Is Covid life getting too much for you? Is the Biden presidency slowly wearing you down? Do you feel like a change of pace, a movement back to normality, not Joe’s executive-order sort of normality but real normality? Do you cherish the idea of everyone just getting on with their lives, simply being themselves in spite of living in the most troubling of times?
If so, then it’s time to watch The Dig, a two-hour film released in January on Netflix, and take yourself away to Sutton Hoo in Suffolk in 1939 for a breather. Yes, that’s right, in 1939, as Hitler prepares to attack England and the world political scene is looking grim, a man and a woman who are worlds apart in background and social status but who share a passion for archaeology are discussing opening up some ancient barrow tombs on England’s eastern coast.
She is Edith Pretty, the wealthy widow of a colonel, living with her staff in the fifteen-room mansion built on the land she owns known as Sutton Hoo Barrows Fields, where ancient burial mounds going as far back as the Neolithic have been thoroughly looted for treasure since at least the time of Henry VIII’s visit to view them and pick up any treasure he might find. Edith Pretty is bringing up her young son alone, missing her husband, wistfully visiting his grave, a woman imbued with a sense of the impermanence of life in general and her own life in particular, as she is in frail health. She is feeling a need to reach back to the past, to the ancient barrows on her land, as she senses their call for her to open at least one before army tank manoeuvres on this wide field somehow desecrate them. She’s fascinated by Egyptology and spiritualism, by the archaeologist Howard Carter’s discovery in 1922 of the fabulous treasure in Tutankhamun’s tomb in the Valley of the Kings and now by the cry to eternity she hears coming from her land.
He is Basil Brown, of thoroughly yeoman stock, a humble agricultural man of the Suffolk earth, who left school aged twelve and was taught by his father everything there was to know about Suffolk’s soil. Now around sixty, Basil is an “excavator” as he terms himself, who helps out the local Ipswich Museum with some archaeological digs. He’s a dour, self-taught archaeologist, putting his knowledge of soil to good use in identifying the strata in digs, and an amateur astronomer as well. Mrs Pretty is paying him to carry out some archaeological work for her on her barrows, and Mr Brown, whom we find out later is backed by a shrewd and admirable wife, is angling firmly for a higher rate of pay, which he gets, in his dignified countryman’s way, once he starts to walk away from the job disgruntled at being offered too little.
Sutton Hoo, as any student of Anglo-Saxon history will tell you, and as many others will as well, was the site of one of the most significant British archaeological discoveries of modern times, and it was made in 1939 purely by Mrs Pretty’s eccentric decision to start a dig there. It was also made by Mr Brown’s competence in finally choosing, after a couple of false starts on plundered mounds, a large mound thought to be empty, where plunderers had stopped only halfway down.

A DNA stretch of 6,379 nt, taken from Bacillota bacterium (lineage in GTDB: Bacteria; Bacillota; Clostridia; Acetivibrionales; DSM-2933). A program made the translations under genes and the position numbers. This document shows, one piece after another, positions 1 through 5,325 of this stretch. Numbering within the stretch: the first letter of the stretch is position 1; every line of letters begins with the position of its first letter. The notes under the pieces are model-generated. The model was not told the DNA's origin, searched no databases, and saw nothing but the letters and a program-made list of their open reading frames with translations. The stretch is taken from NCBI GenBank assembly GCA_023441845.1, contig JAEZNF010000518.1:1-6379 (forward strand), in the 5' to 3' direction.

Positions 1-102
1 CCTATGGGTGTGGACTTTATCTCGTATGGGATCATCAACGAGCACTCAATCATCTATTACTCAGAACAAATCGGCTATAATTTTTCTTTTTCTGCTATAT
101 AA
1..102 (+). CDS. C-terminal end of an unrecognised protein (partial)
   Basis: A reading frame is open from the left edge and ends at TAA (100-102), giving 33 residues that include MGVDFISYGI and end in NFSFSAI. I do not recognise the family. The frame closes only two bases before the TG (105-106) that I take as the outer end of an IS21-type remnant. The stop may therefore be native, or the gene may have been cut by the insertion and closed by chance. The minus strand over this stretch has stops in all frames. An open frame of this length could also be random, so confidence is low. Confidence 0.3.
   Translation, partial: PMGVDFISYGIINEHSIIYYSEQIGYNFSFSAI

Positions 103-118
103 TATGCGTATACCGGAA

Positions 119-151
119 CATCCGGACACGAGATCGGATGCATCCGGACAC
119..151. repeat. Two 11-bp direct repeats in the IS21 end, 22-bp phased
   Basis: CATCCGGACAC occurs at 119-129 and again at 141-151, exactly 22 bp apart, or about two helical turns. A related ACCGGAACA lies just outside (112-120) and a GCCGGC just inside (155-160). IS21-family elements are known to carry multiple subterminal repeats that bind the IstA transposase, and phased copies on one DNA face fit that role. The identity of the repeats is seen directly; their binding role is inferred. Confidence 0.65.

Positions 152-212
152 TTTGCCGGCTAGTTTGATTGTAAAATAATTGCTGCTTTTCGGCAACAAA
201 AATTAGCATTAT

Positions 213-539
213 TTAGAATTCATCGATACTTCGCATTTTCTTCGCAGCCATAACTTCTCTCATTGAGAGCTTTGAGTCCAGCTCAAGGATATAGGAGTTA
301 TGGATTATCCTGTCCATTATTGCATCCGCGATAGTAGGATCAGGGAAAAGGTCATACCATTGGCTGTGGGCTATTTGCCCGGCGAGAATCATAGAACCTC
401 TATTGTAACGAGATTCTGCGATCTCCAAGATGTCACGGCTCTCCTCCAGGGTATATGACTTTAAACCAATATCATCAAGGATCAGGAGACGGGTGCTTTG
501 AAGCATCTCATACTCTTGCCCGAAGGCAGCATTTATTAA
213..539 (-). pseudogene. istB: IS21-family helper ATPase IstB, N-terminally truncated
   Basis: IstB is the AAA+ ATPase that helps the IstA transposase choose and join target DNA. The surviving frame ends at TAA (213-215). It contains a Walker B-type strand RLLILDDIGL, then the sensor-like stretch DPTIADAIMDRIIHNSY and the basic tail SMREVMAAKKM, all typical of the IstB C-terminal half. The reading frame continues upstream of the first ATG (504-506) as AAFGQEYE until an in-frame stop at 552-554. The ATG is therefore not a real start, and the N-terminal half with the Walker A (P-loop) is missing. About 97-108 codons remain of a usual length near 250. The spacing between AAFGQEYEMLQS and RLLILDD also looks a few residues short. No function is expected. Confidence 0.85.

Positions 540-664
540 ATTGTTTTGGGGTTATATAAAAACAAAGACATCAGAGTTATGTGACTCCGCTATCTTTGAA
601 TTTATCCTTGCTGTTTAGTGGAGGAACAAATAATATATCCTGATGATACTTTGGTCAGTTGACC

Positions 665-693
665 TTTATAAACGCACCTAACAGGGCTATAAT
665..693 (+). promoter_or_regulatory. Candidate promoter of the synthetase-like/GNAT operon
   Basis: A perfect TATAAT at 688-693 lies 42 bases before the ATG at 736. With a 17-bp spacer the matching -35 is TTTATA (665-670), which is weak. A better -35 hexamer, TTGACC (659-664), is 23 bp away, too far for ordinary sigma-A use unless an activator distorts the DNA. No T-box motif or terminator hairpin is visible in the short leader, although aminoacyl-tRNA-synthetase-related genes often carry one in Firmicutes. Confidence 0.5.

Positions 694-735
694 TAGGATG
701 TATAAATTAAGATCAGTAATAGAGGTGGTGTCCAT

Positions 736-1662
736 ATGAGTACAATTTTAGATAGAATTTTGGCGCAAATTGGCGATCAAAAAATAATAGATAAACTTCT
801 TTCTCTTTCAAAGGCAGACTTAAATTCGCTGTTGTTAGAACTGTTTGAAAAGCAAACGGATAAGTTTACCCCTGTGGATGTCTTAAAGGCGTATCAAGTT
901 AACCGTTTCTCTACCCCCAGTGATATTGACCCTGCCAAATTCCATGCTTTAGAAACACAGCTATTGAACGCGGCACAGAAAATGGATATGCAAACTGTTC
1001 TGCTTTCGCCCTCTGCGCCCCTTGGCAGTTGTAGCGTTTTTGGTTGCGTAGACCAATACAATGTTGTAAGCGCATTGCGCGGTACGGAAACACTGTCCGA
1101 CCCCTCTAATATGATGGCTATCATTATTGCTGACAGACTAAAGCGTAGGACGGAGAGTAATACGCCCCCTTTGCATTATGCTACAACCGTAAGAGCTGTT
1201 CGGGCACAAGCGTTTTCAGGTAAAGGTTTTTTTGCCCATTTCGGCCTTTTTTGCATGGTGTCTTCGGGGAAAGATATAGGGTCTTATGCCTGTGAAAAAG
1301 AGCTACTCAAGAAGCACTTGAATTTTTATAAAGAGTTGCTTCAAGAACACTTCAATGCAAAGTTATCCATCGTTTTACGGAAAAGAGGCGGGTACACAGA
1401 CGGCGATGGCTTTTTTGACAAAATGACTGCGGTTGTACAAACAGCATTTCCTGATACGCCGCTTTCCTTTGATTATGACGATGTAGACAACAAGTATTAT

A fabulous treasure of Anglo-Saxon artefacts still awaited finding in this mound by the painstaking Mr Brown. After being half-suffocated when his trench fell in on him, he revealed this treasure deposited in a collapsed burial chamber that was on board the remains of a ribbed wooden ship eighty-eight feet long. The ship is now thought to have been the Heroic Age burial mound of seventh-century King Raedwald of East Anglia, a pagan with Christian leanings, as shown by his treasure of 263 items which included Chi Rho Christian silver spoons and other Christian Byzantine imports. Raedwald was also being sent on his way to Valhalla with a fine supply of home-produced goods such as buckles, a magnificent sword, sceptres and rods, all illustrating his kingly power and international influence.
Mrs Pretty did indeed have a treasure in her own Valley of the Kings. This hoard was to rewrite the history books concerning Anglo-Saxon polities, metal-working, religion and trading links, and it is still doing so. The most famous piece of the hoard is a ceremonial helmet, which recent scholarship shows can turn its wearer into Odin, for it is so designed that one eyebrow glints in the firelight, but the other does not, leaving only a dark hole, thus representing the one-eyed god.
The rich widow and the poor yeoman part of this story is a true one. There was a Mrs Pretty, there was a Mr Brown, and they did discover the treasure. As told in the film, the arrogant academic world and the international press did in fact descend on the site once the word got out about a major Anglo-Saxon ship burial discovery containing wondrous treasures. Also true is that Basil Brown’s knowledgeable and careful part in the discovery was disgracefully sidelined by all except Mrs Pretty, who insisted that he stay, as the film shows: his role in the excavation was only properly credited to him quite recently.
An inquest into the grave discovery did take place in the local village hall to determine ownership of the hoard, and photographs suggest it was as lively as the film shows it to be. Mrs Pretty did generously donate this huge treasure to the British Museum, as she is shown saying she will do. All of this is as the film’s story tells it. As well as Mrs Pretty and Mr Brown, some of the other characters too are real, including Charles Phillips, a senior government archaeologist, and Stuart Piggott, the renowned Edinburgh professorial founder of pre-historical archaeology, and his wife Peggy. Mrs Pretty also did have a young son called Robert, albeit a few years younger than the eleven-year-old depicted in the film.